The Next Generation Starts to Do Something


Volunteer with Do Something

From the economy to obesity, there are infinitely many subjects about which to worry for ourselves, to say nothing of what we worry about for our kids.  As a parent, worrying is a duty, a responsibility of being so. And there are too many worry-worthy subjects to enumerate.

While the art of worrying is a skill at which every parent must become adept, the skill of being hopeful and optimistic about the future is also a noble pursuit; and while there is much about which to legitimately worry, there are also many reasons to be hopeful about our upcoming generation.

Do Something is an organization, one of the largest volunteer organizations in the United States, determined to not only encourage young adults to believe in this principle, but to act on it.  “How?” you might ask.  By doing something-duh.  This service organization exists to give teenagers early exposure to a culture of volunteerism; their goal is to recruit two million young adults to, literally, do something (meaning volunteer work of some kind) by 2011.   In fact, figuring out the “something” is inherent in the doing.   And the organization’s astute use of internet and social media helps to incorporate classic concepts of compassion and outreach with modern forms of communication.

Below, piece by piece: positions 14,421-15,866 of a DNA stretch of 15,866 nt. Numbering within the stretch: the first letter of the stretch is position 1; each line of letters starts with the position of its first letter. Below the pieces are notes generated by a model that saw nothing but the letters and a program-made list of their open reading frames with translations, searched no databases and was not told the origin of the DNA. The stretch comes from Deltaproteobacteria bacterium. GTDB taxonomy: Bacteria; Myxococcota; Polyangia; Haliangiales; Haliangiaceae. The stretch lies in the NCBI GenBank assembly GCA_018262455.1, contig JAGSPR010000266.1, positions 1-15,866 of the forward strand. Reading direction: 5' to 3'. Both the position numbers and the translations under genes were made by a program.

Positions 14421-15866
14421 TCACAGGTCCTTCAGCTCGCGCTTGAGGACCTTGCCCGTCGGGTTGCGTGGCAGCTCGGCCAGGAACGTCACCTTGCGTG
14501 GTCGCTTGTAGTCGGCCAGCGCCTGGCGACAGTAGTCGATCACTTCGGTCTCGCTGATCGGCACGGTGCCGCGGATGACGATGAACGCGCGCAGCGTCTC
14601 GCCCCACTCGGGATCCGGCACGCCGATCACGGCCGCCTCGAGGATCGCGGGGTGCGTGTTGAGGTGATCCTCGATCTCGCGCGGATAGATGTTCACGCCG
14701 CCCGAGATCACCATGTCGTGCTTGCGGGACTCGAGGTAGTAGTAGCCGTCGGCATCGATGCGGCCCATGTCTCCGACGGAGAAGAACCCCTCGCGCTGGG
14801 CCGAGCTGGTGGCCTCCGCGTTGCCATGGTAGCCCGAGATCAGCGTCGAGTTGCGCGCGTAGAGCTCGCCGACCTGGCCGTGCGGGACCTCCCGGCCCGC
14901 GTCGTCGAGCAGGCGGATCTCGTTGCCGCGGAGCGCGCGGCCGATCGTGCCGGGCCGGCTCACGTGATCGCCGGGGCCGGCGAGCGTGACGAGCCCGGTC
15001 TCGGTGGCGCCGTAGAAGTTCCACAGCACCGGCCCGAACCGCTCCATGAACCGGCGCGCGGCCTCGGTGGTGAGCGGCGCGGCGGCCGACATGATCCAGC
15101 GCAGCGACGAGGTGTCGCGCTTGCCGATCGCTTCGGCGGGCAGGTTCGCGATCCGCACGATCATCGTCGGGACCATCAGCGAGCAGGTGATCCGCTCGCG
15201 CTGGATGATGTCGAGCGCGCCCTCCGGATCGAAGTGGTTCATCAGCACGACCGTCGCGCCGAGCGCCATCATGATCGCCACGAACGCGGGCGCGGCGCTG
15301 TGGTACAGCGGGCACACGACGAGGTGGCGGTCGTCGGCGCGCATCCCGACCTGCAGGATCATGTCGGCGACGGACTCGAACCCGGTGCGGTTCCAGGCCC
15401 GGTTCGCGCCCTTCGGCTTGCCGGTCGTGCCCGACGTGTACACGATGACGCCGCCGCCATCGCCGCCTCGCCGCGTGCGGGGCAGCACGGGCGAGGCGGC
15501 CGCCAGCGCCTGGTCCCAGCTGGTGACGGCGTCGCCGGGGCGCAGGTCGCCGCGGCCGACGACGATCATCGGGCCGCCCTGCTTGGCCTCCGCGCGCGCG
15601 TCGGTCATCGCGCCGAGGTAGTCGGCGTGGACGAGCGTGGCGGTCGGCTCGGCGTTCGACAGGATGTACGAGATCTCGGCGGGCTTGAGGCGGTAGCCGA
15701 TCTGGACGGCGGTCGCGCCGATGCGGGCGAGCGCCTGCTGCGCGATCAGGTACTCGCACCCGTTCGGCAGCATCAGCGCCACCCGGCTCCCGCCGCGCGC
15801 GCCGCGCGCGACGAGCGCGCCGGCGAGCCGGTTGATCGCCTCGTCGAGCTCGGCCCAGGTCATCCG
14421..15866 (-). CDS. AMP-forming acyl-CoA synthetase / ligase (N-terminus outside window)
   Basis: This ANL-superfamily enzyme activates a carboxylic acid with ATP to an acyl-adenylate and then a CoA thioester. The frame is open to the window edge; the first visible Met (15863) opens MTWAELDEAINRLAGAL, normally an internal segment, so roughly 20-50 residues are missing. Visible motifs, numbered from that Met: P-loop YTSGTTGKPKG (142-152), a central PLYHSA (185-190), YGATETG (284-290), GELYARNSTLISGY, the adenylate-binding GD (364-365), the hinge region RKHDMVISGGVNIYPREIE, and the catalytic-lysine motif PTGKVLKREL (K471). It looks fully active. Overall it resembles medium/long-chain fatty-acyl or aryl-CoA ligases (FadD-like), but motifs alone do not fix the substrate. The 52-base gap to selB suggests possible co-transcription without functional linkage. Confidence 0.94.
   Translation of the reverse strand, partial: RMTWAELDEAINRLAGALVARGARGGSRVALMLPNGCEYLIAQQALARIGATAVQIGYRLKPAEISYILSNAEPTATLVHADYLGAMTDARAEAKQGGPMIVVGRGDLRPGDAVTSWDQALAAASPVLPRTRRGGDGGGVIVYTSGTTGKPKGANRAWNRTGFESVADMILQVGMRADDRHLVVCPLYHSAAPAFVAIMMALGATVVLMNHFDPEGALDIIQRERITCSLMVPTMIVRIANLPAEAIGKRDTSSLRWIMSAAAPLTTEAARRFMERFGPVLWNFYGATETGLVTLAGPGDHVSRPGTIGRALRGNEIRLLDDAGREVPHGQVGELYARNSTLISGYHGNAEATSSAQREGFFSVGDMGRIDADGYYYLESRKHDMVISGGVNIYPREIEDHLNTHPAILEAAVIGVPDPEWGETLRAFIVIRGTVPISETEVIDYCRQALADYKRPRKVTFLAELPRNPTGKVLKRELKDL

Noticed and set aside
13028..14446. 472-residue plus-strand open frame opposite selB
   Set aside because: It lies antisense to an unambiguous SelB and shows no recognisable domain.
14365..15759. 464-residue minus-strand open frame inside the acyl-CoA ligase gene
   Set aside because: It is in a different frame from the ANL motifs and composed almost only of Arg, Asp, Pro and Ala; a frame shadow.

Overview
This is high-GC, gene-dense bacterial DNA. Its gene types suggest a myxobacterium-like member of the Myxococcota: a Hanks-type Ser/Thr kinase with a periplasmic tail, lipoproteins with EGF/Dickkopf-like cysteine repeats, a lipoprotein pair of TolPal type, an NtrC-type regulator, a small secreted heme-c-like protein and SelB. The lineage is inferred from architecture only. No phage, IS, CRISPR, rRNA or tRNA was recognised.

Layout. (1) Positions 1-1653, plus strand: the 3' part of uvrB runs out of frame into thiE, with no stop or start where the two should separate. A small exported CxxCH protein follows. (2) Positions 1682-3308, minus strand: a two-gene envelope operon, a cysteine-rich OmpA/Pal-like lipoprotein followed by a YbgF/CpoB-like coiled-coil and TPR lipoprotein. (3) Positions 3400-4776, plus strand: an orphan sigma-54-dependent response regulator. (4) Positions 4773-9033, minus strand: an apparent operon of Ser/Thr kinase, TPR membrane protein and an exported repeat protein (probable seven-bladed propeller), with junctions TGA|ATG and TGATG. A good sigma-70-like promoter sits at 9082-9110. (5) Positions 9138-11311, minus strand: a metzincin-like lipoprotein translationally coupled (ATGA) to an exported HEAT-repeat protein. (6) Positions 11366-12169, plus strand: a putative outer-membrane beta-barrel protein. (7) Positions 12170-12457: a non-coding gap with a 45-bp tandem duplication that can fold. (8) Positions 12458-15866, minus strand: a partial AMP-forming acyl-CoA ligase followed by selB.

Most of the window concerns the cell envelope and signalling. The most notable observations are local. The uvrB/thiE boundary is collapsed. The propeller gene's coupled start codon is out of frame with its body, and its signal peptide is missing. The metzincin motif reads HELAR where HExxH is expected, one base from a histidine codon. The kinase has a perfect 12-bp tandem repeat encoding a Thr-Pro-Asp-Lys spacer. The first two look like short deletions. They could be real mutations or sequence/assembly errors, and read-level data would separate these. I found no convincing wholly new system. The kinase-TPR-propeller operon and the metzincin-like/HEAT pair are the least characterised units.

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Whether it is health promotion or environmental awareness creating, Do Something is making a difference in the lives of the young adults it encourages as well as the beneficiaries of their service. Medifast Health supports both the organization and the underlying principle.

About the Author

Jennifer Nelson is a former fitness coach, but after she had her twin daughters, her days changed drastically and she had trouble retaining her healthy lifestyle. She got her wake up call at 220 pounds, when realized that if she didn't make a change, she wouldn't be able to teach her daughters how to live healthy. Jennifer shares insights on how to make time for exercise and healthy living. Her no-nonsense approach strips conventional thinking with an easy to follow regimen of healthy eating and moderate exercise. “You can’t have a healthy body by feeding it garbage and sitting on the couch,” says Nelson, “but you don’t need to be a gym rat either. I share how to achieve the balance you want.” Nelson currently resides in Sacramento, California with her husband and three children.